A while back, I made a post that covered a lot of what NFL scouts look for in defensive tackles (click here to check it out), but in my opinion, that info is useless, if you’re a d-tackle, and you’re not getting better at what they look for.
By the way, there’s a part two to this Defensive Tackle Drills series as well.
If you’re like most guys that have dreams of playing pro football, you might have to train yourself.
To help you out, I’ve gathered a list of drills that will help you get better at most of the things NFL scouts look for when they’re analyzing defensive tackles.
A lot of drills out there require equipment of some kind. But to help those on a budget, the drills listed below require little-to-no equipment to be purchased.
Disclaimer: If you’re injured, or have health issues, please consult with a doctor before doing any of this stuff. I, nor Get2TheLeague.com is responsible if you hurt yourself, or tear-up your mom’s house trying to do these drills.
There’s a bunch of drills in this video that you might be able to do, since they require little to no equipment.
I’d still be careful doing them, and unless you have some friends that are training for football as well, you might have a tough time finding someone that would wanna go through these drills with you.
Here are some more drills that you may want to pick and choose from. As you can imagine, getting better at tackling can be challenging without wearing equipment.
This is a drill you can do on your own that’ll help you get used to the feeling of exploding through the ball carrier and shooting your arms properly.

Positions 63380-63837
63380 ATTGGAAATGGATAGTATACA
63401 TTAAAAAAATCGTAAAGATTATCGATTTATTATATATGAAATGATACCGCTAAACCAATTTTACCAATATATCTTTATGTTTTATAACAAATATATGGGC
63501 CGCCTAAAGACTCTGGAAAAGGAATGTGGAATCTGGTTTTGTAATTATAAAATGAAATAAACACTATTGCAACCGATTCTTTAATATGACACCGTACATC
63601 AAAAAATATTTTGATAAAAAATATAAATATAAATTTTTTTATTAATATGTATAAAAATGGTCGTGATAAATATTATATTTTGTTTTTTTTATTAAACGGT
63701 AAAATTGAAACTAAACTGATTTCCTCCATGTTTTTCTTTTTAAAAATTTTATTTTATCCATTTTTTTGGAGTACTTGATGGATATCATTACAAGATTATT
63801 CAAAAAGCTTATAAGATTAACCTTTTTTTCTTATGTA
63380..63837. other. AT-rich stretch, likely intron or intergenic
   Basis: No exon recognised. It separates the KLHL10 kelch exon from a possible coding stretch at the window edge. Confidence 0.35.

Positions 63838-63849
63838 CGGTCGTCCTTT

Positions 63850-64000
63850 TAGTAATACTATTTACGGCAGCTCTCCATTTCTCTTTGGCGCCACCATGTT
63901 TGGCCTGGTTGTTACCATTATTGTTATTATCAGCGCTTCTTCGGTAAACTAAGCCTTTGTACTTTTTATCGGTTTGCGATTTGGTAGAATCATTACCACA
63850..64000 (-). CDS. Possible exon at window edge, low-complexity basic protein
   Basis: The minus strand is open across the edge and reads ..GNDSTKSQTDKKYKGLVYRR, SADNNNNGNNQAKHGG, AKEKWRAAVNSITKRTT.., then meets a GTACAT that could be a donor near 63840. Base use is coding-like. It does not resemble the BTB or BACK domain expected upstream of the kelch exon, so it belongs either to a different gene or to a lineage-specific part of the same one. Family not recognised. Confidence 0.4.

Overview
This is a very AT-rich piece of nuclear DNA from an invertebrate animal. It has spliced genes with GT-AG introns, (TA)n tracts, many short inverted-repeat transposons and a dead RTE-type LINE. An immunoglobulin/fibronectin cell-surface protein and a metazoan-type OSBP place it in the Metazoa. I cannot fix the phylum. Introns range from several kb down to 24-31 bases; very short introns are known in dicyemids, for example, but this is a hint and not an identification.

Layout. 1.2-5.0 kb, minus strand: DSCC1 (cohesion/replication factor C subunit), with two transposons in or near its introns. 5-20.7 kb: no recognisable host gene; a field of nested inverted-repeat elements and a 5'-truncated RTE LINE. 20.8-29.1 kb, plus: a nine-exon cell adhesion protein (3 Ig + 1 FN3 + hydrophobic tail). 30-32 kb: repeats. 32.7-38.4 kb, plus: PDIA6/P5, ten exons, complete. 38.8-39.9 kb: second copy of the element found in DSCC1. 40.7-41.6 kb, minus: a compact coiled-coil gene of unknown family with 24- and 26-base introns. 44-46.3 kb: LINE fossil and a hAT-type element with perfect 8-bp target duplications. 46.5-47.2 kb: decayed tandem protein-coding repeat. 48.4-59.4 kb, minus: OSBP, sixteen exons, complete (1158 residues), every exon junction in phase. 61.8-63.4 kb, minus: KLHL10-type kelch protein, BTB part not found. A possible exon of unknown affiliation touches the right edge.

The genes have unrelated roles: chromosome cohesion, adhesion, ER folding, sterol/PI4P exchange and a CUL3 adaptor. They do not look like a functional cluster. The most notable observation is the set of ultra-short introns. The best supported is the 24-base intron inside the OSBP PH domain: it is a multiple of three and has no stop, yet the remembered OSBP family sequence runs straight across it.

This drill, courtesy of Velocity Sports Performance will help you develop your balance.
This is a simple drill you can do to work on your balance in your own living room.
Some of the exercises in this video are in the one above, but there’s a few new ones in here, too.
These drills’ll help you get in the habit of being a natural knee bender, instead of bending at your waist.
Quickness off the Snap
This drill may not look like much, but getting accustomed to firing off the line the split-second the ball is snapped is crucial.
You’ll need a friend in front of you to snap the football.
I don’t think much explaining is needed on this one, just watching the video makes it pretty apparent that this’ll help you develop better body control.
This is the same drill as the one above, except this one is done with one leg, instead of two.
This drill uses the speed latter to help you with your body control.
A speed ladder isn’t a bad investment, but if you can’t afford one, you can just use some chalk or tape instead.
The 90 degree “hip popper” drill is great for body control.
Change of Direction/Lateral Agility
This drill, helps defensive linemen improve their change of direction abilities. It’s basically a “suicide” drill… you know what suicides are, right?
This video below introduces the 2-3-2-3 drill, which’ll help you with your lateral agility and quickness.
They’re using speed hurdles on the video, but you might be able to find, or make, something around the house that you can use instead.
This drill is designed to help you develop the lateral speed you’ll need to excel as a defensive tackle.
This drill reminds me of my db days back in college, but it’s great for defensive tackles, too.
Man, I really like the drills in this video. You can just watch these guys perform these drills and see how helpful they can be in helping you develop your abilities to change directions on a dime.
Do you know of any more drills that’ll help a d-tackle with their balance, knee bend, body control, and ability to get off the ball fast? Share ’em in the comments!
Click here to check out part two of this series.
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